WASHINGTON -- The National Federation of Municipal Analysts said yesterday it is time for issuers to lay their cards on the table and declare in official statements whether they will or will not provide ongoing information to the secondary-market.

The group's board of governors last week approved voluntary model language that issuers can insert in the introduction of the official statement that takes one step further the disclosure guidelines issued last year by the Government Finance Officers Association.

The analysts group says issuers should not only declare in the official statement whether they will provide annual reports and other ongoing information, as the GFOA recommends, but should also make known if they decide not to. The GFOA is silent in its recommendations on how to deal with issuers who choose not to provide ongoing disclosure.

The new NFMA resolution is the result of growing frustration among big buyers of municipal bonds that issuers are not responding to increased pressure from regulators and market groups for improved secondary-market disclosure.

A handful of associations have issued draft or final guidelines in the past year for improved continuing disclosure, including the GFOA, the NFMA, the American Bankers Association's corporate trust committee, the National Council of State Housing Agencies, and the Association of Local Housing Finance Agencies. Regulators also continue to warn issuers that a failure to improve secondary-market disclosure will lead to new regulation of the market.

Nevertheless, complaints are mounting that market participants are not responding quickly enough to the call.

"It's the status quo," warned Richard Ciccarone, senior vice president and director of fixed-income research at Kemper Securities in Chicago. "Very few official statements are mentioning that the issuer will provide continuing disclosure," said Mr. Ciccarone, who heads the NFMA panel that developed the resolution. "If issuers would comply with the resolution, this would really diminish dramatically the threat of regulation.

"Whether you have or have not made provision for ongoing disclosure is significant to the offering," he continued. "Issuers should disclose their intentions to investors. Are they going to provide it, or are they going to subscribe to the status quo? If the issuer chooses the latter, fine. But, at least the investor knows up front where he stands."

In a speech before the American Bar Association last week in Atlanta, Securities and Exchange Commission member Richard Roberts illustrated the need for access to secondary-market information by pointing out the problems experienced by investors who bought bonds backed by Mutual Benefit Life Insurance.

He said that within a matter of days of Mutual Benefit's seizure by regulators -- and subsequent ratings downgrade -- highly liquid bonds, many with variable-rate demand features that offered investors seven-day puts, had become illiquid.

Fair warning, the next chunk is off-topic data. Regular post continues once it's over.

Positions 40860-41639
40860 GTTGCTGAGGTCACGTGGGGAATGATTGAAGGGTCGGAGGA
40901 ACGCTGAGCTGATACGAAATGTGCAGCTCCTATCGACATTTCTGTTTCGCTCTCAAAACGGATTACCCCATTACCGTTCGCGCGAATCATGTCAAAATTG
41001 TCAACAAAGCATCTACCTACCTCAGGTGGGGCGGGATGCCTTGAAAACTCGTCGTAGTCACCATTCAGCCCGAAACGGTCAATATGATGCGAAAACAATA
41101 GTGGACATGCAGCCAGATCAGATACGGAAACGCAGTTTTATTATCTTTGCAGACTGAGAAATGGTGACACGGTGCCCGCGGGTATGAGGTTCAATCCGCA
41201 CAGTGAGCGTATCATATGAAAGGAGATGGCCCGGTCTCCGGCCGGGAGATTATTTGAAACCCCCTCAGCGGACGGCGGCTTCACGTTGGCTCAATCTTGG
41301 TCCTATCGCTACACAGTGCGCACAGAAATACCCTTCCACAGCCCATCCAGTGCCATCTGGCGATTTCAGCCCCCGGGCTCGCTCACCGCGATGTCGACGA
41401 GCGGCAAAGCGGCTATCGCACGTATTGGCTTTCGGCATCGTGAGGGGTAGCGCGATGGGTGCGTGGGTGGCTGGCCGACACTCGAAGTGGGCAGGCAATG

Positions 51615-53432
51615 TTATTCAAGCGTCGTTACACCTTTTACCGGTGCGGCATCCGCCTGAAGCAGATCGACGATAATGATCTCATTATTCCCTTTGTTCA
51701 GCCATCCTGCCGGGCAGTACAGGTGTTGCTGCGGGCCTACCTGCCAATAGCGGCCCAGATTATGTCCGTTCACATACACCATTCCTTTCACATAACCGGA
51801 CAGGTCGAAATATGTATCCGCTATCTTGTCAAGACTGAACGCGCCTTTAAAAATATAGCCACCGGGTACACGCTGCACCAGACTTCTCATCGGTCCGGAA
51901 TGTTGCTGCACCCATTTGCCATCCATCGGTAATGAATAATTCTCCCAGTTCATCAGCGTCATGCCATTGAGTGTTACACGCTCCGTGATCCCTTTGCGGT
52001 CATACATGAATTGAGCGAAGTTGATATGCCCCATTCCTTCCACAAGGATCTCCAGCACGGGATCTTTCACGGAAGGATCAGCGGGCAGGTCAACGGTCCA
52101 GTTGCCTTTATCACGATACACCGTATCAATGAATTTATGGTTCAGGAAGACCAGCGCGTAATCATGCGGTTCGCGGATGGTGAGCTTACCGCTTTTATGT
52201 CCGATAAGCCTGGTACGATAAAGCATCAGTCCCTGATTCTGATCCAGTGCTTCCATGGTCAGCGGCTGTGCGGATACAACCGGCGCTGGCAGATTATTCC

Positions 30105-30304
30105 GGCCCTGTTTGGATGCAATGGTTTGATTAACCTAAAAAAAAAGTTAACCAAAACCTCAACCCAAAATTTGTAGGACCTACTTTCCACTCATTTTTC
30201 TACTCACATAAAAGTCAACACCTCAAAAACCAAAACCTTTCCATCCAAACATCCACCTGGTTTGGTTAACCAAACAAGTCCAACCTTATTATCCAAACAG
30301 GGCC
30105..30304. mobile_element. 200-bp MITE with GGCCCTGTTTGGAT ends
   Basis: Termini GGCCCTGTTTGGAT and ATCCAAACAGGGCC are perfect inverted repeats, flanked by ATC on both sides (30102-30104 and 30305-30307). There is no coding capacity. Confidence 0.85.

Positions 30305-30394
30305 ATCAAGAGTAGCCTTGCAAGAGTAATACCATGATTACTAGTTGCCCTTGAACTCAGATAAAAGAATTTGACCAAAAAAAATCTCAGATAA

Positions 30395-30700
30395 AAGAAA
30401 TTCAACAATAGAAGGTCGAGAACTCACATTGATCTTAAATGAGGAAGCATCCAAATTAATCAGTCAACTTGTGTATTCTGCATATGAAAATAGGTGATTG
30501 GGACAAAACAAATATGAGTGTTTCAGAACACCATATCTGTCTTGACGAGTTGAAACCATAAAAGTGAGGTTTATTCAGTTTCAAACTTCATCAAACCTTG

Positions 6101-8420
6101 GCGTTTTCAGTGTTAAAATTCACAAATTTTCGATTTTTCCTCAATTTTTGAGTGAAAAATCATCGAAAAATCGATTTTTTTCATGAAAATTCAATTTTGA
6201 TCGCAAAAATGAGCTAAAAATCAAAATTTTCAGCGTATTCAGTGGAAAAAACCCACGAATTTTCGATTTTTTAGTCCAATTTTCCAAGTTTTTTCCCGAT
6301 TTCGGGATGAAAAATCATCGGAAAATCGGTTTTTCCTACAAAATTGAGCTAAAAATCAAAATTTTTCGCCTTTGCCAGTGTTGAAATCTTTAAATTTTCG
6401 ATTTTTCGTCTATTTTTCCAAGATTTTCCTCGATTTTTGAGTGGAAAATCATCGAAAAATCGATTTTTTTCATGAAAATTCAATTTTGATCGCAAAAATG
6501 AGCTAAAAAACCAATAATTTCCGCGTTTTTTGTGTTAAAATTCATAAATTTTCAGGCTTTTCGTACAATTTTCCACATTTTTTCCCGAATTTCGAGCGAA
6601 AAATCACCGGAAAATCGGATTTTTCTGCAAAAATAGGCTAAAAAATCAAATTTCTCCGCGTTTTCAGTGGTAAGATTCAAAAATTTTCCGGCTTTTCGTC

"In some cases," he said, "there was very little information about the underlying credit to support an investment decision, which caused any potential secondary market to evaporate."

The analysts released the resolution yesterday despite their inability, following a concerted effort, to get other industry groups to sign on.

"We don't know yet," said George Brakatselos, chief staff member in charge of the Public Securities Association's municipal division, when asked whether the group will endorse the analysts' assessment.

He said the PSA is worried the language the analysts use in their resolution inadvertently will make the current situation even worse. He asked, "If you present an issuer with these two choices and it picks the second one, are you providing it with an out in terms of" providing ongoing disclosure?

But he said the language is a good idea if the market responds and prices bonds differently based on whether they pledge to make disclosure or not.

"The advantage of this is you get a sense of what the issuer intends to do." That is helpful because "we still have a long way to go as far as really improving secondary-market disclosure."

Jeffrey Green, chairman of the GFOA's committee on disclosure, told lawyers attending the bankers association meeting in Atlanta last Monday that he personally may support the new language. But the GFOA itself has not signed on yet.

"I'm not sure taking it to next step is a bad idea," Mr. Green said. "That's an important part of the pricing of bonds," particularly in the conduit bond area, he said.

Bond lawyers, who were expected to raise major concerns with the resolution, also have not signed on.

The NFMA's resolution calls for official statements to include one of the following two statements: "The issuer (or the issuer's agent) will provide annual financial statements and other pertinent credit information, including the comprehensive annual financial report, if one is prepared upon request," or , "The issuer has made no provision to provide any annual financial statements or other credit information to investors on a periodic basis."

Analysts are recommending that the language be highlighted in the official statement.

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